Act II. Inside Adina's farmhouse. Everyone is already singing and drinking happily while busy preparations for the imminent wedding are being made; Dulcamara also takes part in the celebrations and suggests that he and the bride should sing a lively song together. Belcore announces the arrival of the notary and the bride and bridegroom leave to sign the register followed by the rejoicing crowd. Dul- camara is left alone at the wedding table reflecting on the pleasure of such fes- tivities when he is joined by Nemorino who asks him what he must do to win the heart of the girl. The doctor advises him to drink another bottle of his elixir and the young man, who has no more money, has to hurry off and look for some if he wants a second dose of the magic potion. While Nemorino is wondering how to find sufficient money, he is joined by Belcore who says he is amazed by the ex- traordinary behaviour of women; Adina loves him but wants to postpone the wedding until evening. The sergeant sees his rival is desperate and advises him to enrol in the army; military life will bring him joy, glory, fleeting love affairs and twenty scudi prize money. The young man accepts in order to receive the money to procure the filter and although he is worried about his decision hurries to join Dulcamara who awaits him at the Partridge Inn.
Rustic courtyard open at the back. News has reached the village that Nemorino has become rich after suddenly inheriting a large sum of money. Everyone is talking about it but the young man has not yet been notified. A peasant girl, Giannetta, was the first to hear the news and is telling everyone about it but she implores them not to mention it. Nemorino arrives, and after drinking another bottle of elixir his hopes are raised once more. Everyone looks at him with different eyes now he has be- come a good match for the village girls, but he believes that this unusual interest is due to the effect of the magic potion. Meanwhile Adina and Dulcamara arrive on the scene and are surprised to see the young man courted by all the girls. Nemorino happily thanks the mystified doctor. Adina, on the other hand, con- vinced she would find her suitor in tears, is jealous and in this way she discovers that she is in love. She has also found out that he has enrolled in the army and would like to speak to him but Giannetta and the other peasant girls drag the young man off to the ball. Adina and Dulcamara are left alone and Adina discovers that the reason for this change is the elixir and that Nemorino has only signed up for money in order to buy the potion. The girl is now desperate; she loves Nemorino but he does not seem to notice her any longer. The doctor offers her the filter but the young girl is certain that her charm will be enough to win back the lost lover. Nemorino sees a "furtive tear" fall from the eyes of Adina and realises that he is loved but he decides to continue to pretend to be indifferent until the girl reveals her true feelings. She, in the meantime, has bought back the youth's contract of en- rolment and gives it to him without any further comment. The young man is dis- appointed and refuses to accept it; if Adina doesn't love him he prefers to go off and be a soldier. Only at this point does the girl confess her love and the two are at last happy. Belcore, followed by his garrison, joins the two lovers; he realises he has been defeated by his rival but consoles himself by thinking that, after all, the world is full of women. The real winner of the whole story is, however, Dulcamara, who gives himself the credit for the happy ending and leaves the village to the accla- mations of the crowd, having proved yet again the virtues of his elixir of love.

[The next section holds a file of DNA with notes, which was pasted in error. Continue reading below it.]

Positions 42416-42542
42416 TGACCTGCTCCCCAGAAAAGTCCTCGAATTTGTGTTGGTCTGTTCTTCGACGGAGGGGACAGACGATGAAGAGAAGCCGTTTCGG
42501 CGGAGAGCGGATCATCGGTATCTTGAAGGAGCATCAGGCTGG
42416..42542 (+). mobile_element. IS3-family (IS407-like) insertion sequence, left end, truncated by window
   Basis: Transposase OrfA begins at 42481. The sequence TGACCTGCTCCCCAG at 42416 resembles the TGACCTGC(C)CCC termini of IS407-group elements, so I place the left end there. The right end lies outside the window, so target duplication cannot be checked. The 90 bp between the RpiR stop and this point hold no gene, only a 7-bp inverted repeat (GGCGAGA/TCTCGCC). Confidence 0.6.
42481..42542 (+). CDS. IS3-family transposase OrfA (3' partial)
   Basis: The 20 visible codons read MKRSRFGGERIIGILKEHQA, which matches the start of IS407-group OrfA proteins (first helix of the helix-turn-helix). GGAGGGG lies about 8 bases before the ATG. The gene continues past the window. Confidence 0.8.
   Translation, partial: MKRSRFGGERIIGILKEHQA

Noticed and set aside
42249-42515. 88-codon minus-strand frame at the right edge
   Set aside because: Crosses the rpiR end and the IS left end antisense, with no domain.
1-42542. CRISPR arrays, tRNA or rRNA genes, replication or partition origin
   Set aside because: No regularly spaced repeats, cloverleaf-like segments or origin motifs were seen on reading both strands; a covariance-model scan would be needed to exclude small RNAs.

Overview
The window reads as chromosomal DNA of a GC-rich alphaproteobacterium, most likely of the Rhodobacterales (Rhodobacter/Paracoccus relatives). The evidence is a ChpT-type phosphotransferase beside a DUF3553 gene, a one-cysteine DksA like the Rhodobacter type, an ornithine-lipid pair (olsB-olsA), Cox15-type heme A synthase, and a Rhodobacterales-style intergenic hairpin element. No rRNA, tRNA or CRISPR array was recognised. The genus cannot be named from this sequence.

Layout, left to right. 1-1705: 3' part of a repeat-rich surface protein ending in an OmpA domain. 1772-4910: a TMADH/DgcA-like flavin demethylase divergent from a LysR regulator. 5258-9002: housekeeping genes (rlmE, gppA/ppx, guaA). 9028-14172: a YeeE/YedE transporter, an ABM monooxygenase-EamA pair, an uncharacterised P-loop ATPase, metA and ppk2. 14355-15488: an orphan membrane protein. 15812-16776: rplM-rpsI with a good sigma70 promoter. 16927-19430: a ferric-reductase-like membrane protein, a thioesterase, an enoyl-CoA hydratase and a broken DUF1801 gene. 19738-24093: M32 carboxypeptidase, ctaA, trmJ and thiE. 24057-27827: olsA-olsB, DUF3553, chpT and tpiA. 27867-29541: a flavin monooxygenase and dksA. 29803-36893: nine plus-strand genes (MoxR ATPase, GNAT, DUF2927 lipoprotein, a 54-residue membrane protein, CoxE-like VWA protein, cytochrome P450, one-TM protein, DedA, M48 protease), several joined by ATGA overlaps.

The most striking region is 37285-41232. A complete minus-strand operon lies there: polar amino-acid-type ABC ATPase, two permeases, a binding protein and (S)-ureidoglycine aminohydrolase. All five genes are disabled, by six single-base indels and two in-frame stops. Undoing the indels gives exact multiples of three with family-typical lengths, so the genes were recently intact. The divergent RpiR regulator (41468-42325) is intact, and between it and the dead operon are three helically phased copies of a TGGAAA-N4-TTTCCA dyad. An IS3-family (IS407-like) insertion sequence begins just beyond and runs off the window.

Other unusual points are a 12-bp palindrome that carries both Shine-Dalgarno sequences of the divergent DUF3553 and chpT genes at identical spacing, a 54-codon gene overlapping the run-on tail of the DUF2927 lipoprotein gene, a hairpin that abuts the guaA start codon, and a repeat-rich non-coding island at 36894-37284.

Complete programme can be viewed here
All photos in the following gallery are credited to Gianluca Moggi, New Press Photo Firenze, and can also be viewed at this link.